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Is Trial Worth It?

In Child Custody, Separation & Divorce by Carly Baker

Contrary to what many people believe, divorcing couples rarely end up going to trial to resolve their legal issues. In fact, in the vast majority of cases, issues like child custody, child support, equitable distribution, and alimony are settled between divorcing spouses in the conference room of an attorney or mediator’s office rather than in a courtroom. This is because despite the intense emotions that arise around these issues, attorneys will give their clients a realistic answer to the question: Is trial worth it? If the primary reason that a client wants to take his or her case to court is angerjustice, or vengeance, then the answer is no, trial is not worth it. This is true for a multitude of reasons, including: Going to court is expensive. In addition …

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What is a Child Support Consent Order?

In Child Support by Elizabeth Stephenson

When separated parents can agree to the critical issues of child custody and child support, their children benefit. Both public policy and common sense tell us that it is far better for children to see their parents act in a mature, harmonious manner than it is to see their parents fight during an already difficult period of time. We encourage our clients to attempt to reach amicable agreements and believe that it is important to understand their options when it comes to agreements. Separation Agreements One option to effectuate an agreement regarding child support is a separation agreement. This is a legally binding contract between parents following their date of separation in which they can agree to property division, child custody, spousal support, and/or child support. With such an agreement, …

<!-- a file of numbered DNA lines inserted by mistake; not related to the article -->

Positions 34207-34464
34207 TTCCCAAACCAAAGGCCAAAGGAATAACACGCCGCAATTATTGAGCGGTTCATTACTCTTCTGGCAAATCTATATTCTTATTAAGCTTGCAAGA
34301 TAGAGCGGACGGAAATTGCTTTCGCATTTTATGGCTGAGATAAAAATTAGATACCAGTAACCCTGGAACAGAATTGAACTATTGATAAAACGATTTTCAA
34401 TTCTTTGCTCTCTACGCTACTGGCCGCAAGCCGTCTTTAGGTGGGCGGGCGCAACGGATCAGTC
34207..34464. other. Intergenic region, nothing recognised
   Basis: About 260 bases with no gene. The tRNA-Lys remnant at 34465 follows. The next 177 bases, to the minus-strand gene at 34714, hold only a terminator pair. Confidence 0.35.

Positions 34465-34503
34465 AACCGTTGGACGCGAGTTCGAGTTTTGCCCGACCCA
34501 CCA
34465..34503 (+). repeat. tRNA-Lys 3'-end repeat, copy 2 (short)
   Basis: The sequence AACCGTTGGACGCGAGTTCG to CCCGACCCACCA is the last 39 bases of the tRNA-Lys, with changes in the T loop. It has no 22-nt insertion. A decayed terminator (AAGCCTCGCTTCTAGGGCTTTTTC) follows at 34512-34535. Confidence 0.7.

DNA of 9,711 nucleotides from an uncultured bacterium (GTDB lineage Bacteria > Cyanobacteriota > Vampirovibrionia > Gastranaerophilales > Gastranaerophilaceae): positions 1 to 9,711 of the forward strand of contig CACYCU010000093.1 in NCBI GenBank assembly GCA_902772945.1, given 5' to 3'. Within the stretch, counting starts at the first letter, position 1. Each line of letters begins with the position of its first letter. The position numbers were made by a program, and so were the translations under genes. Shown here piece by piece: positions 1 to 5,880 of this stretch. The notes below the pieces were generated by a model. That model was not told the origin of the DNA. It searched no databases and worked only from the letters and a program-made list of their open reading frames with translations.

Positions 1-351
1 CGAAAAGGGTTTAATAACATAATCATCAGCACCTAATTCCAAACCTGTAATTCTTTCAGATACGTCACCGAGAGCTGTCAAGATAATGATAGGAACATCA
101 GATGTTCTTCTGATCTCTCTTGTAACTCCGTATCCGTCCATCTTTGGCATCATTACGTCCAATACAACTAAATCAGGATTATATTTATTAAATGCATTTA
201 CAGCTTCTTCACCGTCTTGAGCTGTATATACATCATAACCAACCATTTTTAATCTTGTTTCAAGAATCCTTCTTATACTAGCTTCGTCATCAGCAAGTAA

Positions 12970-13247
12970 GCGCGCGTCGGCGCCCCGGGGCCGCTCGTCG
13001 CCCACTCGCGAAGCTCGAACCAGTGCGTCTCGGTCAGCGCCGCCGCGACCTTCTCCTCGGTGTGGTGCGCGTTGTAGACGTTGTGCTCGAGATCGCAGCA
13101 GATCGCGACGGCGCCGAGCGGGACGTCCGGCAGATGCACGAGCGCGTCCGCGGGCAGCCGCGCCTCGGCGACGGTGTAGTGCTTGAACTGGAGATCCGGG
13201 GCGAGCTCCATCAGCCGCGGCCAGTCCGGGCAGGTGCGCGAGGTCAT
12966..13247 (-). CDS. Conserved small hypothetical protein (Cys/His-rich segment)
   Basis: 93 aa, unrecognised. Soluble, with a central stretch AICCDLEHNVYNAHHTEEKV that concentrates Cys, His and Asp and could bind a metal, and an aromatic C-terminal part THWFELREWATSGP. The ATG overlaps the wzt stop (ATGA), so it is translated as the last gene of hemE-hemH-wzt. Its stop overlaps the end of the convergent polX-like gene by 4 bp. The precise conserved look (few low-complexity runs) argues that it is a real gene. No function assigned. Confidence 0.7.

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Why Would a Court Reject an Agreement?

In Child Custody, Child Support, Separation & Divorce by Sarah Hink

When it comes to family law matters that arise when couples decide to divorce—such as property division, alimony, child custody, and child support—there are several scenarios in which a resolution can be reached. This includes: (1) abiding by an existing prenuptial or postnuptial agreement; (2) reaching a separation agreement; or (3) filing a lawsuit and asking a court to issue an order resolving the issues. Further, even when filing a lawsuit, the parties can reach an agreement for the court’s approval before the matter actually goes to trial. In North Carolina and across the country, it is far more common for couples to reach some form of agreement than to take issues to trial. This is because lawsuits and prolonged legal battles are incredibly expensive, as are the trials themselves. …

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The Risks of Informal Custody Arrangements

In Child Custody by Sarah Hink

In our practice, we’ve discovered that it is incredibly common for separated parents to go without any sort of formal agreement or court order regarding custody or visitation. Instead, these parents will have some sort of informal, spoken or unspoken, understanding about where the children live and how visitation is supposed to work. For some parents, this works out. Unbeknownst to these parents, they are taking a great risk. As family law attorneys, we have seen it all when it comes to child custody cases. The reason that informal arrangements are risky is that without any formal order or agreement, there is nothing in place to stop one parent from refusing to allow the other to see the child. On the other side of that coin, there is nothing that …

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What is Joint Legal Custody?

In Child Custody, Parenting by Sarah Hink

Child custody issues comprise some of the most emotional and bitterly contested battles that our family law firm sees. The reason is obvious for anyone with kids: nothing in the world matters more than their safety, stability, and happiness. Physical Custody versus Legal Custody There are essentially two types of custody recognized by North Carolina family courts: legal and physical custody. Physical custody is what most people envision when they think of custody. It can be described as whom the child lives with, where the child lives, and when the child sees each parent. In contrast, legal custody encompasses the rights and duties of parents in making major parenting decisions regarding a child. These decisions include a child’s education, health and medical decisions, activities, and religious upbringing. Beyond the types …